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"There is only one war that matters: the Great War. And, it is here."

— Jon Snow

At 13:27 GMT on the 8th of August, Lebanon’s Internal Security Forces (ISF) fired tear gas, rubber bullets and live ammunition at civilians. The reason: Rebellion.

Around 10,000 Lebanese citizens were protesting against their government’s negligence, which resulted in the fatal explosion there this week. They wanted politicians to be held responsible for having blood on their hands, the blood of 158 lost lives.

Their calls for accountability were met with tear gas by the Police. They fired tear gas at protestors when they attempted to cross barriers and make it to the parliament building. As if the tear gas wasn’t enough, soldiers, empowered by the emergency, made use of sticks to beat civilians, a small number of whom responded by throwing rocks and firecrackers at them. It is confirmed that rubber bullets had been fired during the course of this demonstration, but it is still unclear who was responsible for the firing.

The clashes resulted in injuries to more than 738 protesters, out of which sixty-three have been transported to nearby hospitals and 175 have been treated at the scene of the protests.

At least fourteen journalists and other media workers have been injured while covering the Beirut protest. Moreover, authorities have been accused of using excessive force whilst confronting protestors.

The Lebanese army has issued a statement on Twitter, asking protesters not to damage public property. The tweet read:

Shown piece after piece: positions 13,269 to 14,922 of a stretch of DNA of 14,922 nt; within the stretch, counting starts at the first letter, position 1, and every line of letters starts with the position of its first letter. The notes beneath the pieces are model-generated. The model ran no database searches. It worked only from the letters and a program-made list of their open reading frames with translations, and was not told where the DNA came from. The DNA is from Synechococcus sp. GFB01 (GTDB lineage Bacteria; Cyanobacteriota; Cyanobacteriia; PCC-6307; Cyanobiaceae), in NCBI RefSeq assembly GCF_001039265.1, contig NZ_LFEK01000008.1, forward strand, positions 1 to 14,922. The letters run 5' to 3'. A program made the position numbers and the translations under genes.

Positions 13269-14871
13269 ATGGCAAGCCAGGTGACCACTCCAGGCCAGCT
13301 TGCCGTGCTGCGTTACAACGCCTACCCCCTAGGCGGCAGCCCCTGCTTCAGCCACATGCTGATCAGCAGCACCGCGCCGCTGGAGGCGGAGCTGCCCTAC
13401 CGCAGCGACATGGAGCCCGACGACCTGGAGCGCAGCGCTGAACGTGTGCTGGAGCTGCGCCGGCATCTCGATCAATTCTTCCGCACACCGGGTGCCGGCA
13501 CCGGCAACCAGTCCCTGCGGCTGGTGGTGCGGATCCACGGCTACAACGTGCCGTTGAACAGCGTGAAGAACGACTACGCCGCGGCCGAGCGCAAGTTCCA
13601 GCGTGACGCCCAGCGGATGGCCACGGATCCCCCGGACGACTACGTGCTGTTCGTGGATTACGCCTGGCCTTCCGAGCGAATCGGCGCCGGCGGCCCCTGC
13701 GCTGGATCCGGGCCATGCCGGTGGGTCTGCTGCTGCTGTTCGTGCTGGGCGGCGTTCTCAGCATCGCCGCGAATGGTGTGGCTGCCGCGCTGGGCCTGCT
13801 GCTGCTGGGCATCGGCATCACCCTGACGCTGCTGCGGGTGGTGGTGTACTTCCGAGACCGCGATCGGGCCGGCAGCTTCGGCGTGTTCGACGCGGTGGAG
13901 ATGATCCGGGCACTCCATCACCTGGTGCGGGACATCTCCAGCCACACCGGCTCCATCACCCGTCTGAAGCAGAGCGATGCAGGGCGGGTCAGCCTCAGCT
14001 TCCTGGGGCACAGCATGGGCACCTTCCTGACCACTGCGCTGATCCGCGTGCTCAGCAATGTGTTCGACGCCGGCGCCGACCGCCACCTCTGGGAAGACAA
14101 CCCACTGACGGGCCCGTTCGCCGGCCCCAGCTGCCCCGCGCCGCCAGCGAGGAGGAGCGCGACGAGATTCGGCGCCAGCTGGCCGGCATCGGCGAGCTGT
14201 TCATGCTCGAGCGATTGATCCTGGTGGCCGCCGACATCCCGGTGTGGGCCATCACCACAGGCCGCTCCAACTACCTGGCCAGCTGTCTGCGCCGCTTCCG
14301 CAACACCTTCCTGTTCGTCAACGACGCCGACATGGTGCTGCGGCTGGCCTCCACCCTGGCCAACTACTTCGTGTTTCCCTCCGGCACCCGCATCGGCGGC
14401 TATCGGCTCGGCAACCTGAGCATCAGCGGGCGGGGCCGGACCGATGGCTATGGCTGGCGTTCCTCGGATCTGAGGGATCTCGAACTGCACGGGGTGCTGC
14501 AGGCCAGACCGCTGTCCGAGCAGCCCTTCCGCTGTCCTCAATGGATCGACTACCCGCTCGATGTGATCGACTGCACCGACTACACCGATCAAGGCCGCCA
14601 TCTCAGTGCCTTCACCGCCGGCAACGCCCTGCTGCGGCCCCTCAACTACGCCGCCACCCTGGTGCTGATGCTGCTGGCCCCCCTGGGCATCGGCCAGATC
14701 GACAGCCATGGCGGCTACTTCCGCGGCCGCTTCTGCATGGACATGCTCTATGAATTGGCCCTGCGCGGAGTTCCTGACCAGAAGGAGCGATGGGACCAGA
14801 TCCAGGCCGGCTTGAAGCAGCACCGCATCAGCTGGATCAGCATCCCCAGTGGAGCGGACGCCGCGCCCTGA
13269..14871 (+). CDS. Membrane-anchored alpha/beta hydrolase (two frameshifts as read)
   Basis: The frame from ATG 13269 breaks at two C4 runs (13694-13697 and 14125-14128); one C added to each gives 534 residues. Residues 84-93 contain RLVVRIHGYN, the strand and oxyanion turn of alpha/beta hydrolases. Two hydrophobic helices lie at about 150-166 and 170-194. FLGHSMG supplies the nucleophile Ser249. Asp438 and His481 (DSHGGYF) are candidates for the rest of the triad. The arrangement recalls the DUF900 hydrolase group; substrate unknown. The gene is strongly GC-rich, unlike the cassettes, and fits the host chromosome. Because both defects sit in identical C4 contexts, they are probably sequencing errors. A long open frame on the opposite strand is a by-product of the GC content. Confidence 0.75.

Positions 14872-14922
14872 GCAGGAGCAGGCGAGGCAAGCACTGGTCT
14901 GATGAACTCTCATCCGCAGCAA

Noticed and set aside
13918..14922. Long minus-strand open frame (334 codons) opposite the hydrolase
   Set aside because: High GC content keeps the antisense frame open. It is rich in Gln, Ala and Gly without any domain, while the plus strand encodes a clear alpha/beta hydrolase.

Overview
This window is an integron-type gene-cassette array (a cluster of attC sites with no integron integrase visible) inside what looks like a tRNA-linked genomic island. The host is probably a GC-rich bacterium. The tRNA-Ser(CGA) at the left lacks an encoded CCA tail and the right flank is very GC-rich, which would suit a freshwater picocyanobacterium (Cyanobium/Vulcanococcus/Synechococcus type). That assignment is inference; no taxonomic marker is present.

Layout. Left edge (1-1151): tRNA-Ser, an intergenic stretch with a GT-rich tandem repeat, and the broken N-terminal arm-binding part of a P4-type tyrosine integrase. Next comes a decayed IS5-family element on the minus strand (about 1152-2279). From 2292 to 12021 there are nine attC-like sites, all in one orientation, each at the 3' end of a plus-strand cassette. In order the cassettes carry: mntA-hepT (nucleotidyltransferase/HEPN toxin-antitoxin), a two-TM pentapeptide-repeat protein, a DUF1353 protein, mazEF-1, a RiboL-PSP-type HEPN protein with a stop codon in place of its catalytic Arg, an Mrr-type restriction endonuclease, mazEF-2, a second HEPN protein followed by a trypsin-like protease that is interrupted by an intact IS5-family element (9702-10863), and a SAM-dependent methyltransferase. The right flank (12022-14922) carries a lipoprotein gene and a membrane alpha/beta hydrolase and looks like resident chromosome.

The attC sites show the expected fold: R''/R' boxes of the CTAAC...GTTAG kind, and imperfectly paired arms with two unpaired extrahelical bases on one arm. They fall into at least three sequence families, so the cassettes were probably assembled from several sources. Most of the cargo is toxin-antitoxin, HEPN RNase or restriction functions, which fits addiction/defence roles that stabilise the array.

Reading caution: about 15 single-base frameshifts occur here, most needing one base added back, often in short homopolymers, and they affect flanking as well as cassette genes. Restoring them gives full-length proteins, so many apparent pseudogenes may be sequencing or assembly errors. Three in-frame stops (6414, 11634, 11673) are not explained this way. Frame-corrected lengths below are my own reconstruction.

"The Army's command expresses its understanding of the pain that is in the hearts of the Lebanese people ... and reminds the protesters of the obligation to adhere to peaceful means of expression, and refrain from blocking roads and encroaching on public and private property,"

During the riots, a policeman was killed when he fell into the elevator shaft of a building after being chased by protesters.

By 15:01 GMT, dozens of protesters, led by retired army officers, had taken over Lebanon’s foreign ministry. They hung up red banners, which read, "Beirut, capital of the revolution."

“We are staying here. We

call on the Lebanese people to occupy all the ministries.”, said a demonstrator on a megaphone. However, their outrage lasted only three hours because the army stormed the ministry and threw the protestors out, ending their demonstration at the ministry…or at least temporarily ending it.

But, they were deadly serious about encouraging people to occupy ministries because that’s precisely what happened.

Another group broke into the Ministry of the Economy, and burnt a framed portrait of President Michel Aoun before sending papers raining down, onto the sidewalk. As the documents fell to the ground, the crowd began picking them up and sifting through, looking for evidence of systemic corruption by the political elite of Beirut.

A group of protesters have even stormed Lebanon's Association of Banks, as well as the Lebanese energy ministry as part of their attempt to take over the nation's ministries.

Fortunately for the protestors, their efforts did not go in vain. In a televised address yesterday evening, Prime Minister Hassan Diab said that he was going to introduce a draft bill at the Parliament to hold early elections. He did not specify when the elections would be held, but said that if the bill passed, he would retain his post for two months.

As of now, it seems like the people of Beirut are not going to be satisfied with early elections; they want more. They want answers from those responsible for the blast, those responsible for the corruption that spanned over many years and those responsible for destroying what could have been the beautiful near future of Lebanon.

Reporter- Haneen Farid

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